My First Book 'When A Purple Rose Blooms' is Available NOW

I am beyond excited to announce that my FIRST book When a Purple Rose Blooms is available!! You can order copies directly from my publisher Nomadic Press. Order here
The book is a collection of essays and poetry about my experiences with black womanhood. There's lots of humor, pain, and love on every page. This book wrote itself. I had no intention of releasing a book of poetry and essays, but when I saw how much I've written over the last 20 years I thought, "why not?" and went for it. 
The book launch is tonight, 7pm at the Oakland Peace Center. I will be launching my book along with 6 other new writers to Nomadic Press. I'm in great, literary company. 
Thank you to every person who has read this blog over the years, attended my readings, listened to my radio stories or read my articles. Thank you for your support. I hope you enjoy the book! 

BlogHer Book Club Review
If You Think Push was a Tough Read, Brace Yourself for The Kid

Don’t be fooled by the title of Sapphire’s latest novel, The Kid. There’s nothing childish about this follow up to her first novel Push. I’m woman enough to admit it that it took me 12 years to read “Push” because I was scared. I didn’t know how I would handle reading the story about Precious Jones, an illiterate, obese, black teenager pregnant by her father and abused by her mother as well. Push is a brilliant novel and emotionally challenging to read. But The Kid makes Push look like the minor leagues when it comes to the graphic scenes.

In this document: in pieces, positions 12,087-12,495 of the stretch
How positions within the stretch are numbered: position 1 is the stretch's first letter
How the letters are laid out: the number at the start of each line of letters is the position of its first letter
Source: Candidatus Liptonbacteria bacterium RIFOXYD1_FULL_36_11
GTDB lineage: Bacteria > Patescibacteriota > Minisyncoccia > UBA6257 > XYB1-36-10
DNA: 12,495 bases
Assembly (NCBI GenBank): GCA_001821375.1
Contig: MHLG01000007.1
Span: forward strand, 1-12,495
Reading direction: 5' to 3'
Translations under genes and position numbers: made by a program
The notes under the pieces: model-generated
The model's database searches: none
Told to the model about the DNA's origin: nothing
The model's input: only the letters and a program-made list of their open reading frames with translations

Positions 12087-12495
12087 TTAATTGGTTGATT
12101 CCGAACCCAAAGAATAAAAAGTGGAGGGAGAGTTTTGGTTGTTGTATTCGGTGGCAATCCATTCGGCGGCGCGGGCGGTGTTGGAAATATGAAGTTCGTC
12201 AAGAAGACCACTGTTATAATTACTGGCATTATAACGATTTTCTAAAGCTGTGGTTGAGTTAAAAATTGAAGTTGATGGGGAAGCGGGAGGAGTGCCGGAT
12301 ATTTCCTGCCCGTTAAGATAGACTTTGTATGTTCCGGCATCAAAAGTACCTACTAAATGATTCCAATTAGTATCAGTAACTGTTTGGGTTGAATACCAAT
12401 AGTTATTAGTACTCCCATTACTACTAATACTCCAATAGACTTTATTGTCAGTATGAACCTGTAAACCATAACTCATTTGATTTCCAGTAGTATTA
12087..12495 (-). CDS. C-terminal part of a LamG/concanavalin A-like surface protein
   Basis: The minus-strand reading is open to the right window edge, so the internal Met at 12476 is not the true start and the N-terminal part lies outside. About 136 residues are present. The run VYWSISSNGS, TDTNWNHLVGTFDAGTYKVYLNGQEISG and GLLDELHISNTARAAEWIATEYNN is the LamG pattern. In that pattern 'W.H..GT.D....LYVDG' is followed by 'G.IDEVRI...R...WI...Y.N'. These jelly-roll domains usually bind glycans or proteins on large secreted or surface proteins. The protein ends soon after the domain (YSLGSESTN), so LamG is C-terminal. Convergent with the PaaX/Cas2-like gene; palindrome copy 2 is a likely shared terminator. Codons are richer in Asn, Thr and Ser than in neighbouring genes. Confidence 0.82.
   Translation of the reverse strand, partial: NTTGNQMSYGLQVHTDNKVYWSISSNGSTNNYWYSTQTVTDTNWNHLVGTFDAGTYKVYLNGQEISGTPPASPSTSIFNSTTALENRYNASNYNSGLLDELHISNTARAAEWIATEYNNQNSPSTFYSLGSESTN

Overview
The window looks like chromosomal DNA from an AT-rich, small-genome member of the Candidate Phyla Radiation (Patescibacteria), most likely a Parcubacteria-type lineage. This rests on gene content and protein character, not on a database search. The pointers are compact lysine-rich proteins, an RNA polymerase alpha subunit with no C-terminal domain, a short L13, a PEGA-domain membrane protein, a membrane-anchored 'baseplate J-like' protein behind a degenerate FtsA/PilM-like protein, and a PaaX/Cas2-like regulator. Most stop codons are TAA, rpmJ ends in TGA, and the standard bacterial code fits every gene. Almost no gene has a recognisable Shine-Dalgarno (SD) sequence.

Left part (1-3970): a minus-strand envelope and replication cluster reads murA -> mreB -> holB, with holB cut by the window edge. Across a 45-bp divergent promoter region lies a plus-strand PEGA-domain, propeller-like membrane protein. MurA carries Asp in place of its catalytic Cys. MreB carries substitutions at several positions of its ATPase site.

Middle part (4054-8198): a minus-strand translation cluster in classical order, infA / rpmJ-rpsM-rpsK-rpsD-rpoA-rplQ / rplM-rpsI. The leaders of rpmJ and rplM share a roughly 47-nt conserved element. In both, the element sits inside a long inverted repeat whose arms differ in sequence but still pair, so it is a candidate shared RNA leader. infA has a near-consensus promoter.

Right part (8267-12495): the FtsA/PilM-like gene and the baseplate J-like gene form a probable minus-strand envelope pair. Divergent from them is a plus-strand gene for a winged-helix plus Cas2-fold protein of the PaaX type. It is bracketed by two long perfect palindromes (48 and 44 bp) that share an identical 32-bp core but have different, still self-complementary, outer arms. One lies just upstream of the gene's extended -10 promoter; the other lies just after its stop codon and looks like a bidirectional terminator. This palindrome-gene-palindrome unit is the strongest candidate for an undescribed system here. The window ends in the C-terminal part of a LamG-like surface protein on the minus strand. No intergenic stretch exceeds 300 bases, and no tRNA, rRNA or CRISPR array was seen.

The story starts with nine-year-old Abdul Jones preparing to bury his mother Precious. Our Shero, who left an abusive home and sought education, lost her battle to AIDS at 27. The health care system failed her by not providing her medication she couldn’t afford. But Push fans will be happy to know that Precious grew into the woman and mother we hoped for. Precious became literate, wrote poems, went to college and exposed her son the arts. She encouraged Abdul to always ask questions and protected him. She reared a bright boy. I loved the character Precious and was so proud of her. It hurt to read that Abdul was going into foster care -- another system that would ruin all his mother hoped for. Although he’s The Kid, Abdul’s childhood dies when his mother’s coffin closes. He grows up brutally fast. 

Read the rest on Warning,the remainder of the review includes content that discusses child abuse and rape.